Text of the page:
Northern Macedonia’s Prime Minister Zoran Zaev and Serbian President Aleksandar Vucic see the creation of a visa-free zone in the Balkans – “a small Schengen” – as one example of such cooperation. This is sending a clear message to Brussels to consider a situation where even such EU members as Bulgaria, Romania and Croatia still remain outside the pan-European visa-free space.

POLAND, WHICH is the Balkan candidate states’ most active ally in the EU, has fairly tense relations with the big shots in Brussels. During a recent meeting of the leaders of the Visegrad Group (Hungary, Poland, Slovakia and the Czech Republic) held in the Czech city of Lany and attended by the Slovenian and Serbian leaders, Polish President Andrzej Duda described the start of EU accession talks with Northern Macedonia and Albania as “a litmus test that will show how open the EU really is.” He said that both these Baltic nations had already met all the necessary criteria for admission to the European Union, and emphasized that Warsaw, for its part, favored Europe with “open doors,” which is the only way to ensure the EU’s peaceful and peaceful development.
This position is fully shared by Germany, with Minister of State for Europe at the Federal Foreign Office Michael Roth telling the newspaper Die Welt, “Albania and Northern Macedonia have done their homework. In recent years, they have been outstandingly successful all across the board fulfilling all the prerequisites for starting negotiations. They need to be rewarded for this, and this is exactly what the Bundestag did in an unambiguous vote. I am sure that the terms proposed by the Bundestag will convince others in the EU to green-light the start of the EU accession talks.”
He added, “The EU’s decision is being watched very closely, not only by those in Albania and Northern Macedonia, but in the whole region as well. The EU must show that reform efforts are encouraged. Any further postponement would seriously undermine confidence in the EU, with negative consequences for peace and stability in the region.” He also voiced fears that a political vacuum would result in Russia, China, Turkey, the countries of the Near East and Middle East coming to the region.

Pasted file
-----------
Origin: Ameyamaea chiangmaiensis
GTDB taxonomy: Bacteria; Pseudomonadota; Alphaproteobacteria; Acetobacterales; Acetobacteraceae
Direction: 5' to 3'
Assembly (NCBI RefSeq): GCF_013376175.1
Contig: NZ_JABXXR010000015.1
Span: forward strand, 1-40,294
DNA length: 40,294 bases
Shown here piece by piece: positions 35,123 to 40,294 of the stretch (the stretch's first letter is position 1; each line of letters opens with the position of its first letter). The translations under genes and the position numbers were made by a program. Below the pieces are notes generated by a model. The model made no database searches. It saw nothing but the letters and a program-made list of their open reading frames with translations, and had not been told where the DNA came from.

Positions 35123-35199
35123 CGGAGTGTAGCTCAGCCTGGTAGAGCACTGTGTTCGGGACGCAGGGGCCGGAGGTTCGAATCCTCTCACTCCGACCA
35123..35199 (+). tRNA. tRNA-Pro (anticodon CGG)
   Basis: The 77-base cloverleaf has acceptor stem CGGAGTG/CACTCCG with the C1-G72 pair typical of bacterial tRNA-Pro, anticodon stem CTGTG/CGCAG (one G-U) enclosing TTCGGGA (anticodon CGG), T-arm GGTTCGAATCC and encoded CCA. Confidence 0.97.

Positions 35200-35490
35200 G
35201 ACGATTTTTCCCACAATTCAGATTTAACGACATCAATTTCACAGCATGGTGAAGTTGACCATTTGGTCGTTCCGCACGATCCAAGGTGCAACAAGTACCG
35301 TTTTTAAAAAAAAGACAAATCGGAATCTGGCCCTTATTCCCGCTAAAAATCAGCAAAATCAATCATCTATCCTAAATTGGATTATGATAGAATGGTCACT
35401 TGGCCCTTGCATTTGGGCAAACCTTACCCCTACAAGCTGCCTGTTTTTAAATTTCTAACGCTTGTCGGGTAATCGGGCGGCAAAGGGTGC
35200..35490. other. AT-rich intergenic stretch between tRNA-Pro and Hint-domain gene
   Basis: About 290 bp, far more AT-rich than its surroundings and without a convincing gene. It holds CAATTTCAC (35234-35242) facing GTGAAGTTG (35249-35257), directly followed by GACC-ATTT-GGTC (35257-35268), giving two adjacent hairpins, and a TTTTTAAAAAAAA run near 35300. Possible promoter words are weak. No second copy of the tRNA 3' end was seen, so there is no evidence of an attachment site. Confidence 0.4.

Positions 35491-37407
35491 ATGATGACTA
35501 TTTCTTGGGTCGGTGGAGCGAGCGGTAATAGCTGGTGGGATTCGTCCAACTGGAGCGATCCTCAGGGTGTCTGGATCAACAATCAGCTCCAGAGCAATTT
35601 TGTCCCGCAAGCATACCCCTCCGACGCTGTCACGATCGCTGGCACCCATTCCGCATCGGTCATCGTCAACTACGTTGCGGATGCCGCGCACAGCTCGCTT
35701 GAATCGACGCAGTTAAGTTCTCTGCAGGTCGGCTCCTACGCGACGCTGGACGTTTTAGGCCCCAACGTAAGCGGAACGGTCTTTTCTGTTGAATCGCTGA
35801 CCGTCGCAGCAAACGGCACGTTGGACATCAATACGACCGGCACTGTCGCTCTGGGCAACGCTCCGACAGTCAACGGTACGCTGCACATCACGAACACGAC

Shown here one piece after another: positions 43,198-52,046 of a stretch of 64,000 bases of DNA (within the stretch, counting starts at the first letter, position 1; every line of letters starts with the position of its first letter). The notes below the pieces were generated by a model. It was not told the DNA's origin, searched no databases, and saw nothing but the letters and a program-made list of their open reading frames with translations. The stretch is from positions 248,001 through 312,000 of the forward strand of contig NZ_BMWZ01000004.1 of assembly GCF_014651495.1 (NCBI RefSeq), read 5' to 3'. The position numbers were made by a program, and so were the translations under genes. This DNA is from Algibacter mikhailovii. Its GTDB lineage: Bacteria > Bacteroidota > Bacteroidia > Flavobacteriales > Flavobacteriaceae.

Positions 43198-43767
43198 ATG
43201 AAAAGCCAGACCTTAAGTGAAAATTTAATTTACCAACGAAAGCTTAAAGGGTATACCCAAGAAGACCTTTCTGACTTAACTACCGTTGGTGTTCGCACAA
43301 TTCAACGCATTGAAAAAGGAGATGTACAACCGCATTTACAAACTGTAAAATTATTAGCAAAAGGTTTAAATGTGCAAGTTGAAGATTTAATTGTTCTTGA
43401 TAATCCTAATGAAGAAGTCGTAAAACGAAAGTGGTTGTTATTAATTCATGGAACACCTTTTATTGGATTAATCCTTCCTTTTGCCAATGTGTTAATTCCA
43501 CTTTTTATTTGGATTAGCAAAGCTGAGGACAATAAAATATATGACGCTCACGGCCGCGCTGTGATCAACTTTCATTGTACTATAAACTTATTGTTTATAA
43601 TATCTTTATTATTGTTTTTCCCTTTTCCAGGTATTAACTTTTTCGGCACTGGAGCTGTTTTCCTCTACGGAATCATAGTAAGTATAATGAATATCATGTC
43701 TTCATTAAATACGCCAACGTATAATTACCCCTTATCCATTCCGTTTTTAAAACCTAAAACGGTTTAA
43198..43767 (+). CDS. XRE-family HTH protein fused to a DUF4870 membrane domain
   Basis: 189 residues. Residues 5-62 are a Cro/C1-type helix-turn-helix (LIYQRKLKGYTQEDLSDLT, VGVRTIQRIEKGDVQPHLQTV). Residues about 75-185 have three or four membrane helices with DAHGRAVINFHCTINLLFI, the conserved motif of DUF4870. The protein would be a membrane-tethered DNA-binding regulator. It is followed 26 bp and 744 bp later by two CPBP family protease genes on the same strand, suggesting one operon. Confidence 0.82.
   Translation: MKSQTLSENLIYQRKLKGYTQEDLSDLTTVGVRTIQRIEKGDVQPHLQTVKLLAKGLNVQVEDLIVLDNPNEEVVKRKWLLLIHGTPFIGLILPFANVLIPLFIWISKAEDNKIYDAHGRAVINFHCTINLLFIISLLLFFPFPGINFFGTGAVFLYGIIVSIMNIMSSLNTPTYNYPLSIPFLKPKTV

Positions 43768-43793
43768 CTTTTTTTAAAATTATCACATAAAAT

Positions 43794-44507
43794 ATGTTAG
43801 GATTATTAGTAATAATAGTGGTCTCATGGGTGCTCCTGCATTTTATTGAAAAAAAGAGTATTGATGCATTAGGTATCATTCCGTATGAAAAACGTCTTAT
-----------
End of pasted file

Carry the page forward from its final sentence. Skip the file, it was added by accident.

In his seminal work on five historic Europes, Prof. Anis H. Bajrektarevic notes, “The inner unionistic equilibrium will be maintained only if the Atlantic-Central Europe skilfully calibrates and balances its own equidistance from both assertive Russia and the omnipresent US. Any alternative to the EU at present is a grand accommodation of either France or of Germany with Russia. This means a return to Europe of the 18th, 19th and early 20th centuries – namely, direct confrontations over the Continent’s core sectors, perpetual animosities wars and destructions. Both Russia and the US have demonstrated ability for a skillful and persistent conduct of international affairs, passions and visions to fight for their agendas. It is time for Brussels to live up to its idea, and to show the same. Biology and geopolitics share one basic rule: Comply or die.”
Therefore, the latest events in Brussels are yet another indication of serious undermining of the European Union’s role in the Balkans. That surely opens wide the space for other key players, above all Russia, China and the United States. Therefore, Moscow needs to develop a more clear-cut concept of its own interests and goals in the region and ways of its implementation, always mindful of the local geopolitical situation and the time-tested traditions of Russian-Balkan cooperation.
The writer is a senior researcher attached to the Russian Academy of Science, Institute of Slavic Studies (modern political history analysis).